This is an archived article and the information in the article may be outdated. Please look at the time stamp on the story to see when it was last updated.

OKLAHOMA CITY (KFOR) – Julius Jones’ commutation hearing has been rescheduled to September 13, after originally being scheduled for June.

“It’s a little bit longer. It’s three months away instead of next month,” Jimmy Lawson, Julius Jones’ best friend, told KFOR on Thursday. “The positive side is that we will still get our chance to have a hearing.”

Jones was granted a commutation hearing following a 3-1 vote by the Oklahoma Pardon and Parole Board back in March.

Now, months later, his June hearing was rescheduled to September 13 at 10 a.m.

In a statement sent to News 4, Pardon and Parole Board Executive Director Tom Bates said the following:

“The second stage commutation hearing for Julius Jones will be on the September 13th docket. It was set in September to allow new administrative rules to go into effect concerning enhanced second stage hearings in cases that the Pardon and Parole Board determines warrant more time to hear from advocates for the offender as well as victims and trial officials. Our current rules only allow relatively short periods of time for these hearings.”

In July of 1999, Edmond businessman Paul Howell was shot and killed in the driveway of his parents’ Edmond home. Investigators say the alleged suspect took off in Howell’s Suburban after killing the businessman.

Photo goes with story
Paul Howell

At the time of the crime, Julius Jones was a 19-year-old honor student on a scholarship at the University of Oklahoma.

Jones was arrested and was put on trial for the murder.

Jones never took the stand and he was ultimately convicted and sentenced to death.

His supporters said his original defense team failed him, never even bringing up his alibi for the night of the murder.

However, Oklahoma County District Attorney David Prater said those defending Jones have “disseminated misinformation and lies regarding the trial and evidence” in the case.

The Jones family has always maintained Julius’ innocence.

“As God is my witness, I was not involved in any way in the crimes that led to Howell being shot and killed,” Jones said in his clemency report. “I have spent the past 20 years on death row for a crime I did not commit, did not witness and was not at.”

In January of 2019, the U.S. Supreme Court announced that it would not get involved in the case when Jones’ attorney argued that people of color in Oklahoma are more likely to be sentenced to death when the victim in the case is white.

Weeks later, his attorneys filed a new appeal asking the court to consider evidence against a specific juror.

That juror is accused of using a racial slur when referring to Jones during the trial, and reportedly told another member of the jury that someone should shoot Jones ‘behind the jail.’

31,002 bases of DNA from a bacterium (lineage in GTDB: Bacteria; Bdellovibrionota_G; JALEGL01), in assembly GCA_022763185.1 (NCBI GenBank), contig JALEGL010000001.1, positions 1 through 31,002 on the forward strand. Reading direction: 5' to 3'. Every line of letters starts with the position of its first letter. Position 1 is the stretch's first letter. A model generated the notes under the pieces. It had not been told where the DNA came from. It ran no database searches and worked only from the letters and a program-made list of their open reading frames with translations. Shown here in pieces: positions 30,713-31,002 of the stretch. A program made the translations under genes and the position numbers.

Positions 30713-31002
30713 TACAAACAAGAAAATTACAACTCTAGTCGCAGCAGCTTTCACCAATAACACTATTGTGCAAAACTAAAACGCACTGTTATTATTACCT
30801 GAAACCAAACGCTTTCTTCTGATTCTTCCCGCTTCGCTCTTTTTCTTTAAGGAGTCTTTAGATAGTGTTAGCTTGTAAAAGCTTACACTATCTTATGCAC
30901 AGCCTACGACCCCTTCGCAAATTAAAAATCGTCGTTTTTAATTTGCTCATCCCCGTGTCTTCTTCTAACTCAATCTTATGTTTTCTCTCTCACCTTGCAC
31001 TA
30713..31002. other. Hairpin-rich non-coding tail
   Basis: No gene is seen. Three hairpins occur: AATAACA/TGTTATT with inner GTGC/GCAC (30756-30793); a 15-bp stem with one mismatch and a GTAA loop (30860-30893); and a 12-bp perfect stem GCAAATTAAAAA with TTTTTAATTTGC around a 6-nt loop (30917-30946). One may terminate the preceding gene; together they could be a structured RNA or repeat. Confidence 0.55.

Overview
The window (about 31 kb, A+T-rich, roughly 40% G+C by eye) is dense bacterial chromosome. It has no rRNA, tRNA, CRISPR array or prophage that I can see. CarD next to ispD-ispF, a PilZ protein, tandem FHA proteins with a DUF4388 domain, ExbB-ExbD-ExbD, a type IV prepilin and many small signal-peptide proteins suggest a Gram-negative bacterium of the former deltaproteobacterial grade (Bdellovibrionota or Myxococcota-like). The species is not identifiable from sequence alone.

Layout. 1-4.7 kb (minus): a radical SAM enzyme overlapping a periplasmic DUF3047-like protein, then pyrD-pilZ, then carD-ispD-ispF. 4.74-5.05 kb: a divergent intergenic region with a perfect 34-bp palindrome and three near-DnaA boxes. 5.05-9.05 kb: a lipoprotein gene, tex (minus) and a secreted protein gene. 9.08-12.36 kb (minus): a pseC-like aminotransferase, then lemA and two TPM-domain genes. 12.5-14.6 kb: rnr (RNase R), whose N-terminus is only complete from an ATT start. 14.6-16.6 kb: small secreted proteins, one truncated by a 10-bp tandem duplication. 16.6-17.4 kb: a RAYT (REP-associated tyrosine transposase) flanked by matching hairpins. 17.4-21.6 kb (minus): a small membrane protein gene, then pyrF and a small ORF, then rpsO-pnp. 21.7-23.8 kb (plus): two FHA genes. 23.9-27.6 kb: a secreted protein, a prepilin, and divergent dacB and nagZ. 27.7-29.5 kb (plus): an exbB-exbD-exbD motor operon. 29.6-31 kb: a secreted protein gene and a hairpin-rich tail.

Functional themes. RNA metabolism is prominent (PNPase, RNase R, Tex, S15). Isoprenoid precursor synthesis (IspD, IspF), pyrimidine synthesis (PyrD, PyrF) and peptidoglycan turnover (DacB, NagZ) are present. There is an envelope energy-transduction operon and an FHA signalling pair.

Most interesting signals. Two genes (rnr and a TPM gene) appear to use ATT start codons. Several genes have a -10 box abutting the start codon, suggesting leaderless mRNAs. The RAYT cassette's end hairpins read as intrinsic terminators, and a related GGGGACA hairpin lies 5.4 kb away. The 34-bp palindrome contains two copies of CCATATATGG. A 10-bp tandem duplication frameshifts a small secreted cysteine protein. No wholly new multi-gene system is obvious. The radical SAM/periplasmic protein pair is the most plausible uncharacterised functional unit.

Defense attorneys say the judge in the case knew about the conversation, but didn’t remove the juror from the trial.

However, the Supreme Court still denied Jones’ petition for a judicial review.

“The U.S. Supreme Court twice declined to look at the issues in Julius’ case, issues related to racism,” Baich told KFOR.

Photo goes with story
Julius Jones

In recent months, Jones’ case has gained national attention with many people calling on state leaders to intervene.

However, Oklahoma Attorney General Mike Hunter says they have the right man behind bars.

“Julius Jones murdered Paul Howell in cold blood in front of his sister and daughters,” Hunter said. “No celebrity imploration or profusion of misinformation will change that.”

Hunter says one of the key factors in the case was a red bandana that was found wrapped around the murder weapon in Jones’ home.

In 2018, the bandana was tested for DNA evidence after Jones’ defense attorneys claimed the evidence would prove that Jones was being framed.

Be sure to get fresh headlines delivered to your inbox weekday mornings! You can also sign-up for breaking email alerts!

However, the results of the DNA profile showed the probability of the DNA belonging to someone other than Jones was one in 110 million African Americans.

Hunter released this statement following the pardon and parole board’s vote:

“With the exception of Judge Allen McCall, I am disappointed in the members of the Oklahoma Pardon and Parole Board. The three members who voted in favor of moving Jones to stage two did not apply objective standards to the law or the evidence. I encourage those members to go back and look at the 33-page protest letter and 849-page appendix we submitted last Monday, which completely invalidates every claim that Julius Jones is innocent. My office will continue to stand on the irrefutable facts of this case and with the family of Paul Howell by opposing Jones’ request for relief from the Pardon and Parole Board.”

Oklahoma County D.A. David Prater also released a statement:

“My heart breaks for the family of Paul Howell today. My thoughts and prayers are with them as they continue to deal with unimaginable pain.”

“We trust that in September, the truth will come to light, that the pardon and parole board members will see Julius Jones for who he actually is, know that he’s not a killer, and commute his sentence to time served,” CeCe Jones Davis, with the Justice for Julius campaign, said.